Three priorities for China's national park programme

With the introduction on 26 September of its comprehensive programme, China’s national park system enters its implementation phase. This raises questions about what kind of park is being established, who will manage it and how ordinary people will benefit.

Golden Snub Nosed Monkey, Hubei Shennongjia, China

What are national parks?

National parks are among the most important types of nature reserve in China. Construction and development are prohibited in these areas and it is here that ecological protection is strictest. Although the word ‘park’ is included in the description, national parks are not for leisure in the general sense, and tourism development is strictly controlled. The designation is granted to areas of particular ecological value, authenticity and integrity, as well as strategic location.

Qilian Mountain, for example, is an important ecological security barrier in western China, an important water source and runoff area in the Yellow River Basin and a priority area for biodiversity conservation in China. In June 2017, the central government comprehensively deepened reform to protect it from further damage by illicit mineral extraction and adopted the Qilian Mountain National Park System Pilot Programme at the 36th meeting, granting this precious and fragile ecosystem stricter protections. Other strategically-located and ecologically-pristine national parks include Sanjiangyuan, Giant Panda, Northeast Tiger Leopard, Shennongjia and Wuyi Mountain National Parks.

“Construction in China’s national parks is regulated by three concepts: ecological protection, national representation and universal public welfare,” says Yang Rui, a professor at Tsingha University. This is the difference between these parks and scenic leisure areas, which regard the aesthetic experience as paramount.

“National parks are there to protect the places most in need of protection,” says an official from the National Development and Reform Commission, “so that our children can enjoy their precious natural heritage.”


Who controls national parks?

“To answer the question of whether the national park belongs to the country or the community,” explains Su Yang, a researcher at the Development Research Center of the State Council, “the programme clearly proposed a unified authority, hierarchical management system and diversified financial security system.” He stressed that, in order to ensure the effectiveness of business regulations, thorough law enforcement and simple day-to-day management of the reserves, the governing bodies would need to be able to act with fewer restrictions.

In 2016, when the Sanjiangyuan national park system pilot was approved, Yang’s advice was taken into account. A National Park Authority was set up with the aim of strengthening ecological protection at provincial, state, county and local levels. The Authority consisted of the environmental protection, land, agriculture and animal departments of four counties, whose legislative capacities were bolstered through the cooperation of the counties’ law enforcement agencies.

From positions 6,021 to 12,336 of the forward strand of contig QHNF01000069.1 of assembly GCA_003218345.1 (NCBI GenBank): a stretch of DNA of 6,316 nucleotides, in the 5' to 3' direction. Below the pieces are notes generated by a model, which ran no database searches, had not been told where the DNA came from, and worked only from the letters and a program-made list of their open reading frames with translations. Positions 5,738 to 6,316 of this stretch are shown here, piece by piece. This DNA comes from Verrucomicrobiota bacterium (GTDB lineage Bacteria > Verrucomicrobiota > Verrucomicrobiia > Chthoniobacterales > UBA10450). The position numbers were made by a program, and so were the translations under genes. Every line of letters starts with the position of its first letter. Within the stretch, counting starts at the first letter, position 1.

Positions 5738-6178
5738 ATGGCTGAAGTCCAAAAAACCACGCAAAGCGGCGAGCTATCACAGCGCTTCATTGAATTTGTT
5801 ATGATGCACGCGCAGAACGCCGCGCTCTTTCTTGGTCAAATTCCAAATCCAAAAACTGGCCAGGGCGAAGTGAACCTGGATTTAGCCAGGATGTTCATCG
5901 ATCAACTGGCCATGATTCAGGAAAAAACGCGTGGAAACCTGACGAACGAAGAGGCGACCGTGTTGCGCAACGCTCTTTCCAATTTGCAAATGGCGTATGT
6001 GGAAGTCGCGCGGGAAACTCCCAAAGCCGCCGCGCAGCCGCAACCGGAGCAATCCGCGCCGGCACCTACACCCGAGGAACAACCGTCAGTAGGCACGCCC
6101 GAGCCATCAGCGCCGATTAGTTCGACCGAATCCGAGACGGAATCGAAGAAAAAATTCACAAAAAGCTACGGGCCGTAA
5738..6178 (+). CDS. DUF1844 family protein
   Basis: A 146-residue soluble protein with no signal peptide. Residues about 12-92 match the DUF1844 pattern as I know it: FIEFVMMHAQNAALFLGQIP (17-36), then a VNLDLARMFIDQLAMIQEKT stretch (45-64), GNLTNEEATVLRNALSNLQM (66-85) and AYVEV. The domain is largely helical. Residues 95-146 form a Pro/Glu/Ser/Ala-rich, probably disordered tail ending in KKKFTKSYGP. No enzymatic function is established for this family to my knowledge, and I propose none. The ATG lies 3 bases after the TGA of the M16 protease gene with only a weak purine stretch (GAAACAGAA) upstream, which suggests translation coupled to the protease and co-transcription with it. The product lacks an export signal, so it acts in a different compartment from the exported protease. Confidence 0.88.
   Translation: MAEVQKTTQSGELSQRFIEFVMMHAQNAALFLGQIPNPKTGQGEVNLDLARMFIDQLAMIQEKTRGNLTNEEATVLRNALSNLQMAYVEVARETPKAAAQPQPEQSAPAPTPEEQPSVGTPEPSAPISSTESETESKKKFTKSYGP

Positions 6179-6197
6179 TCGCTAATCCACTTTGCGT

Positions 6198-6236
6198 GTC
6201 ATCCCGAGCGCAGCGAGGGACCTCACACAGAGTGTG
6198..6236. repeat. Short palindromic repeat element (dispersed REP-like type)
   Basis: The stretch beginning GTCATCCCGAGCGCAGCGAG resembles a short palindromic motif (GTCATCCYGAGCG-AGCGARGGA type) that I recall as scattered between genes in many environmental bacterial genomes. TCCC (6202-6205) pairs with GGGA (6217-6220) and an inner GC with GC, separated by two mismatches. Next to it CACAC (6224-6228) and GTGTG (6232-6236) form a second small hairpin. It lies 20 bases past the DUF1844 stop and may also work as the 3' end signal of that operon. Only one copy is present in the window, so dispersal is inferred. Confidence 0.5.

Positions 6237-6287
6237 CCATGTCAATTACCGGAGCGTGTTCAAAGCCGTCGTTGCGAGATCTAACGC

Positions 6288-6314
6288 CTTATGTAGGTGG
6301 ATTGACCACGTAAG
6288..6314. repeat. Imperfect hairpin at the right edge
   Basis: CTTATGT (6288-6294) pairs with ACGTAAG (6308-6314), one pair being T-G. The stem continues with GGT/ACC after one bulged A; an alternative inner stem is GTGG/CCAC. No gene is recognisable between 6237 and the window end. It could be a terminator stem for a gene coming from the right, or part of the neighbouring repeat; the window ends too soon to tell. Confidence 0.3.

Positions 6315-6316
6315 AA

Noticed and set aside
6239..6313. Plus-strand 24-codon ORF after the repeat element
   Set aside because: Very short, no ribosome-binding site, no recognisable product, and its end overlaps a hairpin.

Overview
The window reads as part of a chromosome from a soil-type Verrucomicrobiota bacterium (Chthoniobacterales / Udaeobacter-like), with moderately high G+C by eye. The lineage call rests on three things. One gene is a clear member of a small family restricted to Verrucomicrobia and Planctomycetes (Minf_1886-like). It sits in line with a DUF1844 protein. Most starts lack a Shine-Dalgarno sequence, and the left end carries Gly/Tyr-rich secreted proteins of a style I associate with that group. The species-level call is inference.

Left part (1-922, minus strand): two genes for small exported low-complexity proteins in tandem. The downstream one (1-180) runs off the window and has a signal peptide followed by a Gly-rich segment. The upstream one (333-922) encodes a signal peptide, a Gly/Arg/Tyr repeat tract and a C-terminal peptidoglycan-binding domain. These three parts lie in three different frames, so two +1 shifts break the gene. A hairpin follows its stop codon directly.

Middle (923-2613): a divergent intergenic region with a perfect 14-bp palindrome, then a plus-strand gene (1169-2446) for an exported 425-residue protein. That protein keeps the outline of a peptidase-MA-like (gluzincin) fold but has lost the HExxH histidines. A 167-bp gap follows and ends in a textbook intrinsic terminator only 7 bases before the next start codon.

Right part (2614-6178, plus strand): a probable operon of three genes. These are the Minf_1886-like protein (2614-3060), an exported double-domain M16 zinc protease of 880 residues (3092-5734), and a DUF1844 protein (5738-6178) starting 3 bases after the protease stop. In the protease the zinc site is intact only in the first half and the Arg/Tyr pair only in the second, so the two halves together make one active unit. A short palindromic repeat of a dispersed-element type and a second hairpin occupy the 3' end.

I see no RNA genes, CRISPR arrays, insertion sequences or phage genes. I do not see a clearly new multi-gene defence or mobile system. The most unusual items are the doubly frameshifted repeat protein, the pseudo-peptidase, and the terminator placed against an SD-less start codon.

This institutional innovation is at the heart of the new national park system. "The establishment of a unified national park and nature reserve management department needs cross-sectoral, central and local coordination and cooperation,” says Zhu Chunquan, Country Representative for IUCN China. “The priority is to build a service-oriented government and to strengthen the coordination and cooperation between departments, central and local governments, and social groups and individuals.”


How can ordinary people benefit?

The primary challenge to national parks worldwide is the balance that must be struck between maintaining the integrity of the protected area while also appealing to public interest.

According to Wang Yi, Deputy Director for the Institute of Science and Development at the Chinese Academy of Sciences, "Various departments set up different types of 'national park’ during the pilot process, due to the differences in understanding about what a national park is for and a lack of clear directive. This led to what is now known as the ‘national park misunderstanding.’"

Prof. Yang Rui stressed that the public rather than the individual interest must be foremost considered, as the primary purpose of the national parks is preservation for the future rather than use in the present. He also suggested, however, that visitation of the parks should not be limited to the Chinese public, and that ticket prices should reflect an invitation for people of all nationalities to enjoy China’s natural heritage.

"National Parks exist for the benefit of the public,” says an official from the National Development and Reform Commission. “They reflect a spirit of co-ownership, co-establishment and co-management.” Guided by this premise of effective protection through cooperation and sharing, science, education and recreation opportunities will be provided for the public under the new national park programme.

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